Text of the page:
The ruble’s trading corridor is a “mirage” as the Central Bank widens the band and pushes the currency closer to a free float, HSBC said Friday.
The Central Bank has widened the ruble’s so-called “floating corridor” against its target dollar-euro basket twice since Oct. 13, according to statements from central bankers Alexei Ulyukayev and Sergei Shvetsov. Policymakers have used the basket since 2005 to manage the ruble by buying and selling foreign currency on the market. The bank has pledged to reduce its interventions and free float the currency by 2012, bringing the ruble into line with other commodity producers like Australia, Brazil and South Africa.
The Central Bank’s corridor expansions increase “room for the ruble’s floating and effectively make the band’s boundaries a mirage that one can see but can’t touch,” said Alexander Morozov, chief economist at HSBC Moscow. “Reaching the fast-moving boundaries would be possible only in a situation of extremely high and persistent imbalances between foreign currency demand and supply.”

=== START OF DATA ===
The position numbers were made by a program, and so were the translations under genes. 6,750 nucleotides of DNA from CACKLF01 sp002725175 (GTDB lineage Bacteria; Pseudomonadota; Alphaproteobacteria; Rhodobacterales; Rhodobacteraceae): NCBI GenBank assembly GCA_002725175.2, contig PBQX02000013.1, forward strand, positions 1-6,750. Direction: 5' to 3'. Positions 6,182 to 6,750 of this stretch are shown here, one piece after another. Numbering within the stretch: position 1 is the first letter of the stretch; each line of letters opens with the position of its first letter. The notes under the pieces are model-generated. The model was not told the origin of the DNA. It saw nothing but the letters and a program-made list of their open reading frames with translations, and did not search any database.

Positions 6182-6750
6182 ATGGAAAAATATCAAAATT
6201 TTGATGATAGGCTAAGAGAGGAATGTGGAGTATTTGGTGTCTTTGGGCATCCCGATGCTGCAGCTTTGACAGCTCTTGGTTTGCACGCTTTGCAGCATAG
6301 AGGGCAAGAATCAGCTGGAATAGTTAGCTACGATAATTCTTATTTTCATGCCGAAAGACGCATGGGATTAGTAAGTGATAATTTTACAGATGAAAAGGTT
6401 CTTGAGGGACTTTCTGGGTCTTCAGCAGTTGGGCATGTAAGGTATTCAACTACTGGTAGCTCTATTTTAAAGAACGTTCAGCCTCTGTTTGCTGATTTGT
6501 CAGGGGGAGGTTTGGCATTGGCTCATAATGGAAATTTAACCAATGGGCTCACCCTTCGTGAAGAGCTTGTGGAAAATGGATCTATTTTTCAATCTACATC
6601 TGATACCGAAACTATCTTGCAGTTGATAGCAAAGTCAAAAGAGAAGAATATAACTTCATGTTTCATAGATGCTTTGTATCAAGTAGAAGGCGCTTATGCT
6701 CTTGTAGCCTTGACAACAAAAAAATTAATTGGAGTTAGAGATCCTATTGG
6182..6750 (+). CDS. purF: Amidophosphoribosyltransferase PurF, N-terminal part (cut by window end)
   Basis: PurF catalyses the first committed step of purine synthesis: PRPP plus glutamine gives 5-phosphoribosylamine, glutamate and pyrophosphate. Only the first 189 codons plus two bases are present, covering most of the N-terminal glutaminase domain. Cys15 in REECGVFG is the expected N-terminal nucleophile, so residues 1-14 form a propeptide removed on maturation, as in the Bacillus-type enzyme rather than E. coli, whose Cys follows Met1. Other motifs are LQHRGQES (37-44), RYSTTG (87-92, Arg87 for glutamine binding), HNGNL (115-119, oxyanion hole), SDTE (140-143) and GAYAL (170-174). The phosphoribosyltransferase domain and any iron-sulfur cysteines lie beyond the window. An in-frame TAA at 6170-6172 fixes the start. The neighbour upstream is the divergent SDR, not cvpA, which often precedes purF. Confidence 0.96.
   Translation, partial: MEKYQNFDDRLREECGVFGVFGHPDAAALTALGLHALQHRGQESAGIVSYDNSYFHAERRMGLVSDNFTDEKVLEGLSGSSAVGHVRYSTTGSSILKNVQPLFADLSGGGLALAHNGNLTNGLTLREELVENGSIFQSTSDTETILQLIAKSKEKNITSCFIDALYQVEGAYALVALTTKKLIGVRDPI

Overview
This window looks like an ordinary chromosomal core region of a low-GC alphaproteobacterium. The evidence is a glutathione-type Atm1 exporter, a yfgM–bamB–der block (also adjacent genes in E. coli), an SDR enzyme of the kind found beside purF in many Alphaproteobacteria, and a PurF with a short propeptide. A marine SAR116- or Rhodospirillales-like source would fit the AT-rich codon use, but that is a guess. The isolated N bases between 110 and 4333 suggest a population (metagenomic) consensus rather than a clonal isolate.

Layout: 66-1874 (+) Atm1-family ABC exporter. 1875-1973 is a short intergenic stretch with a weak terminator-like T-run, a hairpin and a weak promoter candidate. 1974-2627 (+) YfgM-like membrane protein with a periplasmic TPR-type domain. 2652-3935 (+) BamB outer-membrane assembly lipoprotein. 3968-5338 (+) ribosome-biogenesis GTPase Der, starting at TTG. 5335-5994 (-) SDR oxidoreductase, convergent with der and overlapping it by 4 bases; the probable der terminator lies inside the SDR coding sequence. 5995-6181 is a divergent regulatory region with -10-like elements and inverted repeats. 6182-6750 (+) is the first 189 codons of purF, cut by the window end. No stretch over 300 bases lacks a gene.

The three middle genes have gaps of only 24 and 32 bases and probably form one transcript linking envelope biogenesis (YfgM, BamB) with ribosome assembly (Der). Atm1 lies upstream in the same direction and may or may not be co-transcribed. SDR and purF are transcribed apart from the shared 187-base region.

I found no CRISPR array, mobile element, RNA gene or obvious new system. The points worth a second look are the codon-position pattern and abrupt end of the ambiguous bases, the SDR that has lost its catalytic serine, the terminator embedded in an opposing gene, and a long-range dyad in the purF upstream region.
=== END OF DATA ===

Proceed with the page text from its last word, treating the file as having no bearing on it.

The ruble gained 1 percent to 35.7385 against the basket by the Friday close of trade. The basket rate is calculated by multiplying the dollar-ruble rate by 0.55 and the euro-ruble rate by 0.45, then adding them together.
The corridor is now 32.9 to 36.9 versus the basket, according to Morozov. The Central Bank is selling about $150 million of foreign currency a day once the ruble weakens beyond 35.40, and the interventions rise to as much as $300 million a day once the ruble weakens to 35.90 and beyond, he said. The bank refuses to disclose the parameters of the corridor.
“These two levels appear to be anchors for the ruble under small to moderate depreciation pressures that we believe should prevail in the coming weeks,” said Morozov, who reiterated his forecast for the ruble to remain around 35.70 against the basket by the end of this year.
The Central Bank shifts the floating corridor once its interventions in the ruble hit $650 million, according to Alexei Moiseyev, chief economist atCapital. The new approach to the corridor “reduces the importance of the floating band, and it might ultimately be canceled,” Moiseyev wrote in a research note Friday.
The corridor will be expanded over the next three years and may even be abolished, Shvetsov, the Central Bank's director of financial markets said Thursday, Interfax reported. The bank is becoming a “marginal” presence on the currency markets, First Deputy Chairman Ulyukayev said Oct. 5.